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The People of the State of New York, Respondent v. Eric R. Mull

November 10, 2011


Appeal from a judgment of the Supreme Court, Monroe County (Stephen R. Sirkin, A.J.), rendered December 13, 2007.

People v Mull

Appellate Division, Fourth Department

Published by New York State Law Reporting Bureau pursuant to Judiciary Law § 431.

This opinion is uncorrected and subject to revision before publication in the Official Reports.

Decided on November 10, 2011


The judgment convicted defendant, upon a jury verdict, of burglary in the second degree.

It is hereby ORDERED that the judgment so appealed from is unanimously affirmed.

Memorandum: Defendant appeals from a judgment convicting him upon a jury verdict of burglary in the second degree (Penal Law § 140.25 [2]). Contrary to defendant's contention, Supreme Court's Sandoval ruling did not constitute an abuse of discretion. Defendant's prior conviction of false personation pursuant to Penal Law § 190.23 bore directly on his credibility, inasmuch as it involved an act of individual dishonesty by him (see People v Smikle, 82 AD3d 1697, 1697, lv denied 17 NY3d 801; see generally People v Sandoval, 34 NY2d 371, 377; People v Arguinzoni, 48 AD3d 1239, 1240-1241, lv denied 10 NY3d 859), and the court did not abuse its discretion in allowing the prosecutor to question defendant concerning the facts underlying that conviction (see People v Thompson, 295 AD2d 917, 918, lv denied 98 NY2d 772). Although defendant contends that the court failed to balance the probative value of defendant's prior convictions against their potential for undue prejudice, we note that it is well settled that "an exercise of a trial court's Sandoval discretion should not be disturbed merely because the court did not provide a detailed recitation of its underlying reasoning . . ., particularly where, as here, the basis of the court's decision may be inferred from the parties' arguments" (People v Walker, 83 NY2d 455, 459; see People v Carter, 38 AD3d 1256, 1257, lv denied 8 NY3d 982).

Defendant further contends that the court erred in admitting in evidence testimony concerning defendant's prior aggressive behavior toward one of the victims because it was introduced solely to demonstrate his criminal propensity and thus was inadmissible under People v Molineux (168 NY 264). We reject that contention. Even assuming, arguendo, that the victim's testimony constitutes Molineux evidence (see generally People v Ventimiglia, 52 NY2d 350; Molineux, 168 NY 264), we conclude that such testimony was properly admitted inasmuch as it was relevant to establish defendant's intent and motive, as well as to provide relevant background information, and its probative value outweighed its prejudicial effect (see People v Alvino, 71 NY2d 233, 241-242; People v Nelson, 57 AD3d 1441, 1442). In any event, any error with respect to the admission of that testimony is harmless (see generally People v Crimmins, 36 NY2d 230, 241-242).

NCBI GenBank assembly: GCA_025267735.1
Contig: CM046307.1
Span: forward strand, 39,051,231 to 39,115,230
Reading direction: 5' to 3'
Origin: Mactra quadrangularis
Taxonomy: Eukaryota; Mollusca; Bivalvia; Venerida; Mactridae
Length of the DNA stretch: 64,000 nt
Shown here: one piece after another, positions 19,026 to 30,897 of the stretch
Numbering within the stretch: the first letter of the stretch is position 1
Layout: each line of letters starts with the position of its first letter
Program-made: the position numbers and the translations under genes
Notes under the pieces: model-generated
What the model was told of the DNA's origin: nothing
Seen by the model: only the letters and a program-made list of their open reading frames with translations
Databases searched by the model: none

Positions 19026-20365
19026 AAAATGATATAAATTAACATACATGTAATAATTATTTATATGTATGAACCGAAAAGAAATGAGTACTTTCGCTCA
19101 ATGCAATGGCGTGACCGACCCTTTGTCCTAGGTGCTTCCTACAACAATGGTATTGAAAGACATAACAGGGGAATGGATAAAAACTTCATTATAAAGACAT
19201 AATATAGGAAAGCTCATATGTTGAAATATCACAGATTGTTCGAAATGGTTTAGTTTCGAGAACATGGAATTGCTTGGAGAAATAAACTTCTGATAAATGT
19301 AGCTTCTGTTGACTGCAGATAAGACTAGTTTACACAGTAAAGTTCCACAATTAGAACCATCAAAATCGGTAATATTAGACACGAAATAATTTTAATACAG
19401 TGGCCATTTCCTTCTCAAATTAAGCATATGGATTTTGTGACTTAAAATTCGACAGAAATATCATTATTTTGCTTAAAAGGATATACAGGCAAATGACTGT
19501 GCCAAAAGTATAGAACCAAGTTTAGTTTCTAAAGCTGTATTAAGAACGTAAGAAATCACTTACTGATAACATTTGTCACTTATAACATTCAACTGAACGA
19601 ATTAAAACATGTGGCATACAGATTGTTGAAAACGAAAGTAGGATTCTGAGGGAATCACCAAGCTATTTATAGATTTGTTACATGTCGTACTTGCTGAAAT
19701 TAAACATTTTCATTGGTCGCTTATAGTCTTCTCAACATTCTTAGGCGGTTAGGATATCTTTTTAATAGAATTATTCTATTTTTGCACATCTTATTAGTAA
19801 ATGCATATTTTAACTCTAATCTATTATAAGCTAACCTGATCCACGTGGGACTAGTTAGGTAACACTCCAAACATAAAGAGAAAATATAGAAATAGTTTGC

With respect to defendant's further contention that he was deprived of a fair trial by prosecutorial misconduct during summation, defendant failed to object to several of the allegedly improper comments, and thus his contention with respect to those comments is unpreserved for our review (see People v Freeman, 78 AD3d 1505, lv denied 15 NY3d 952; People v Overlee, 236 AD2d 133, 136, lv denied 91 NY2d 976). We decline to exercise our power to review his contention with respect to the allegedly improper comments that are not preserved for our review (see CPL 470.15 [6] [a]), and we reject defendant's contention with respect to the remaining allegedly improper comments. Those comments were " either a fair response to defense counsel's summation or fair comment on the evidence' " (People v Green, 60 AD3d 1320, 1322, lv denied 12 NY3d 915; see People v Figgins, 72 AD3d 1599, 1600, lv denied 15 NY3d 893).

Contrary to defendant's further contention, we conclude that the evidence is legally sufficient to support the conviction (see generally People v Bleakley, 69 NY2d 490, 495). Viewing the evidence in the light most favorable to the People (see People v Contes, 60 NY2d 620, 621), we conclude that there is a " valid line of reasoning and permissible inferences from which a rational jury could have found the elements of the crime proved beyond a reasonable doubt' " (People v Danielson, 9 NY3d 342, 349; see Bleakley, 69 NY2d at 495). The jury could have reasonably inferred that defendant intended to commit a crime inside the victims' residence based on the evidence of his use of force to gain entry to the house (see People v Bergman, 70 AD3d 1494, lv denied 14 NY3d 885; People v Gates, 170 AD2d 971, lv denied 78 NY2d 922). That " inference is buttressed by numerous other factors' " (Bergman, 70 AD3d at 1494), including testimony that defendant had visited the residence a few days prior to the burglary and that, after being told to stop entering the residence, he continued to do so until one of the victims fired a gun in his direction.

Finally, viewing the evidence in light of the elements of the crime as charged to the jury (see Danielson, 9 NY3d at 349), and giving the appropriate deference to the jury's credibility determinations (see People v Hill, 74 AD3d 1782, lv denied 15 NY3d 805), we conclude that the verdict is not ...

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